Existing-home sales are expected to tumble to a 12-year low by the end of 2023, but they won’t stay that way for long, Realtor.com Chief Economist Danielle Hale recently predicted
Home prices are set to fall in 2023, according to Realtor.com’s chief economist. But they won’t stay that way for long.
Prices are set to drop by less than 1 percent this year, Realtor.com’s Danielle Hale told Yahoo Finance Live on Wednesday. But prices are set to steadily climb next year, led by higher demand in new homes, she said.
“We’ll start to see home prices rebound more convincingly in 2024,” Hale told Yahoo Finance Live.
Realtor.com had originally predicted home prices would grow by 5.4 percent in 2023. It has since revised its outlook to forecast a 0.6 percent decline, according to a mid-year housing update the site shared in late June.
“It’s too soon to say that we’re in a housing recovery,” Hale told the outlet. “I think today’s price weakness is something we’re going to end up seeing for the next several months.”
Sales prices are down nationally, but that’s largely been driven by price declines in the Western region, Realtor.com said.
Realtor.com has said the nation likely saw a new low in sales volume in January. Prices are likely hitting a high point for the year before Hale expects them to fall throughout 2023.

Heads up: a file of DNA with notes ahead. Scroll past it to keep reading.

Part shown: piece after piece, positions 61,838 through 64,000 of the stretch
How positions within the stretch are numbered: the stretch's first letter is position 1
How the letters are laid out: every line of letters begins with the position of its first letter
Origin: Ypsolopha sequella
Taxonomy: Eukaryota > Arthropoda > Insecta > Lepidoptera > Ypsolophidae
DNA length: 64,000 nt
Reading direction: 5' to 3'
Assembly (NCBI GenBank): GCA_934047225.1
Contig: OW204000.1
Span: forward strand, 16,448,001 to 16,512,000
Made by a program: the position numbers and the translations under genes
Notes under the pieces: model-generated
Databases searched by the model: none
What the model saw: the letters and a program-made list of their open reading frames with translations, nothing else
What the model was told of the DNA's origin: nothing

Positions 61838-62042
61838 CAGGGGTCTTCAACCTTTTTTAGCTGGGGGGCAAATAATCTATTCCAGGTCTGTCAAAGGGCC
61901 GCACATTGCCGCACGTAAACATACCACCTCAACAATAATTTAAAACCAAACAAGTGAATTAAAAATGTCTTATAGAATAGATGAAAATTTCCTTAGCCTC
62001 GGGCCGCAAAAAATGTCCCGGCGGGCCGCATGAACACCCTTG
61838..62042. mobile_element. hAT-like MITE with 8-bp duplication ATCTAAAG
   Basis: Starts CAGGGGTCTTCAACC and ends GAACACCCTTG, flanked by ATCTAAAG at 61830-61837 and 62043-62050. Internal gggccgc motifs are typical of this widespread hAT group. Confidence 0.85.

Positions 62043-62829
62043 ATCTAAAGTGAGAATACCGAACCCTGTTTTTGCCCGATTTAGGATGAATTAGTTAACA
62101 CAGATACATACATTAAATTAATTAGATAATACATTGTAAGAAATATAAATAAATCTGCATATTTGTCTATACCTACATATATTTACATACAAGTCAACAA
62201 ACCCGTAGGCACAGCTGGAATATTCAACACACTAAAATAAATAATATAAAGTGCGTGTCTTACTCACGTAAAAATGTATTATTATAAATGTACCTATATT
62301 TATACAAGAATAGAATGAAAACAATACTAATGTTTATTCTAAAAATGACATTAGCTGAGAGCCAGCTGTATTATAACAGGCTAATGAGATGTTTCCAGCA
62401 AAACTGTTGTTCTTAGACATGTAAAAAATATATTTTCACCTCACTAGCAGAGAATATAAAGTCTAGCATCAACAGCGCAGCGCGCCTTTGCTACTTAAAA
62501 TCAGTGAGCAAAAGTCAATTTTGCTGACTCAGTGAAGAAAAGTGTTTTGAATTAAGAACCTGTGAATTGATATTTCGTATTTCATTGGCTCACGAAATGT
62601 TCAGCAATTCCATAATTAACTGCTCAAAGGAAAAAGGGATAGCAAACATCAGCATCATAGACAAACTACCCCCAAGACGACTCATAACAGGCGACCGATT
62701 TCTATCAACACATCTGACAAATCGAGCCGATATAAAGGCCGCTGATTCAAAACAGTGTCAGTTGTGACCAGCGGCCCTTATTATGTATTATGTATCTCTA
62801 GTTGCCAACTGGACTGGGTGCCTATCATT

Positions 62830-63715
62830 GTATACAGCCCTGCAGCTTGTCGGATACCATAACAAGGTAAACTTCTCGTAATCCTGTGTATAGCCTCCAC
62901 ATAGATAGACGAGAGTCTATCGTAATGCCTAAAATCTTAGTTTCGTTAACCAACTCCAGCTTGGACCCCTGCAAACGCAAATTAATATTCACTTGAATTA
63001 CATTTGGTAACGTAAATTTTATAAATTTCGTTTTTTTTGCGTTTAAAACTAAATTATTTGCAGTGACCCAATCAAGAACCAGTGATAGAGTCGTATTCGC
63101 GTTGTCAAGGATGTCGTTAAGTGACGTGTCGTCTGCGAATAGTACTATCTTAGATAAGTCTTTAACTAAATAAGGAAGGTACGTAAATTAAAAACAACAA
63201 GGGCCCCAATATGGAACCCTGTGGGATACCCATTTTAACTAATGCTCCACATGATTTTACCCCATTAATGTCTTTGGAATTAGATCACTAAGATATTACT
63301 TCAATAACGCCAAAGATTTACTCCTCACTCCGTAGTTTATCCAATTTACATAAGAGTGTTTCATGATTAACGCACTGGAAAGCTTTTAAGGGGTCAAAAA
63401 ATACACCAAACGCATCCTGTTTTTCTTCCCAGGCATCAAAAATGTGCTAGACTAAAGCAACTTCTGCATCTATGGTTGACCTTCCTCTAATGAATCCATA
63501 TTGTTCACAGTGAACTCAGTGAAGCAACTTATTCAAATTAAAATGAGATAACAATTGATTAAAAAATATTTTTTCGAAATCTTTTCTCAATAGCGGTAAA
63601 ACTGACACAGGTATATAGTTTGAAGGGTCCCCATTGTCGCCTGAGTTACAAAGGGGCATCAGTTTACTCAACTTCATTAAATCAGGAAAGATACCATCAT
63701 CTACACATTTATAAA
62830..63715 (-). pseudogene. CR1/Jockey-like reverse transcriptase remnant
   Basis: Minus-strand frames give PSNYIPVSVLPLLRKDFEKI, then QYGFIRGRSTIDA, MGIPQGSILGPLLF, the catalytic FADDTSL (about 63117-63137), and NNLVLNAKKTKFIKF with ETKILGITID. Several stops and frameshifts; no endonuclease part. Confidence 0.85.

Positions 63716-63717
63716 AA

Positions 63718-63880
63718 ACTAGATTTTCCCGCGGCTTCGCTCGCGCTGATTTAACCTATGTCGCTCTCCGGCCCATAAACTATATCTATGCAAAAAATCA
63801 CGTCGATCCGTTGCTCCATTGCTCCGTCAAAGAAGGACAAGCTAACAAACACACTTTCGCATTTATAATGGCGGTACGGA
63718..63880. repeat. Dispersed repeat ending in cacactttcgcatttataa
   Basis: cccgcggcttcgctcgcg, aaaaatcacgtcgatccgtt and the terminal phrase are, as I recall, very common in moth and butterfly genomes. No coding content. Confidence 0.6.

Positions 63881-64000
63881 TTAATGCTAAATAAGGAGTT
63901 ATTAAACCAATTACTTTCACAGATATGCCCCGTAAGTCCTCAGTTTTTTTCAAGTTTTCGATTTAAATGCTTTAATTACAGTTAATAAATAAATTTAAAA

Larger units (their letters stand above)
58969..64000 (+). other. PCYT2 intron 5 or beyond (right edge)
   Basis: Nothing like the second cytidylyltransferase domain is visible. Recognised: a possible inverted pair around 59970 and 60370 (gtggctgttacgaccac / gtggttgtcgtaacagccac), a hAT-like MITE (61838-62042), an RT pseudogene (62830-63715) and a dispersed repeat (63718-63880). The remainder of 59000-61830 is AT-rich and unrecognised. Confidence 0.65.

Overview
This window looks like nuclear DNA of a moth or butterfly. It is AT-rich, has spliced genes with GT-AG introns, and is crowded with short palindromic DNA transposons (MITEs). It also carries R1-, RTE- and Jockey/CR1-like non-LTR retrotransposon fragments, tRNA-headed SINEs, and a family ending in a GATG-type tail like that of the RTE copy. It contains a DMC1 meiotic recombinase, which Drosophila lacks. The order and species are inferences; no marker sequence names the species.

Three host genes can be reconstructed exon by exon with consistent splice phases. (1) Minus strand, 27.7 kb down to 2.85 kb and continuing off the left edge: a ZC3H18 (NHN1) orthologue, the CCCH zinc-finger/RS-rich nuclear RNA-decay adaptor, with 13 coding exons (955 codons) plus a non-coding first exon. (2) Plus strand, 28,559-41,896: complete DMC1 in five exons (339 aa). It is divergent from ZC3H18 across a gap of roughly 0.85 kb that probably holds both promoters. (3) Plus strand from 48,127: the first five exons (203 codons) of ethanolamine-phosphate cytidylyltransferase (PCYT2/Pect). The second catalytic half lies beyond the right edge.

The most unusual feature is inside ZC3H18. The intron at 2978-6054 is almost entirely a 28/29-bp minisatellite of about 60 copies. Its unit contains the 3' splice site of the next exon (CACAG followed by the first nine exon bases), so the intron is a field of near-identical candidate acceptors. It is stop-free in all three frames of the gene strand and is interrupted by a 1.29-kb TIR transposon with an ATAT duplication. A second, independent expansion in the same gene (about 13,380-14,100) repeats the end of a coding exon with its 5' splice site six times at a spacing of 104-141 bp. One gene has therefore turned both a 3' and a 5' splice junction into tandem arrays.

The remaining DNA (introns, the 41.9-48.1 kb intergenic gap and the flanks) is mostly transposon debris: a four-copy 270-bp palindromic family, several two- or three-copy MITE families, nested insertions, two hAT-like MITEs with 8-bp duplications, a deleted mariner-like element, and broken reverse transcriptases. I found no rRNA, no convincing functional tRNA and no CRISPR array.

Hale expects existing home sales to hit 4.2 million this year, the lowest total since 2012.
“There’s a strong seasonal pattern in the housing market. We tend to see the highest prices of the year in the summer and the lowest prices of the year in fall and winter,” Hale said. “That trend is happening.”
Hale didn’t quantify how much of a “convincing” rebound home prices would make next year, but her forecast on price declines is largely in line with other economists who responded to a Zillow poll earlier this year. The experts said prices would fall by just under 2 percent this year before growing at an annual rate of 3.5 percent each year through 2027.
Home prices spiked in 2021 and part of 2022, according to the Case-Shiller Index of home prices. The typical house sold for $436,800 in the first quarter, up 35 percent from the start of the pandemic in 2020.
Source: Taylor Anderson | Inman.com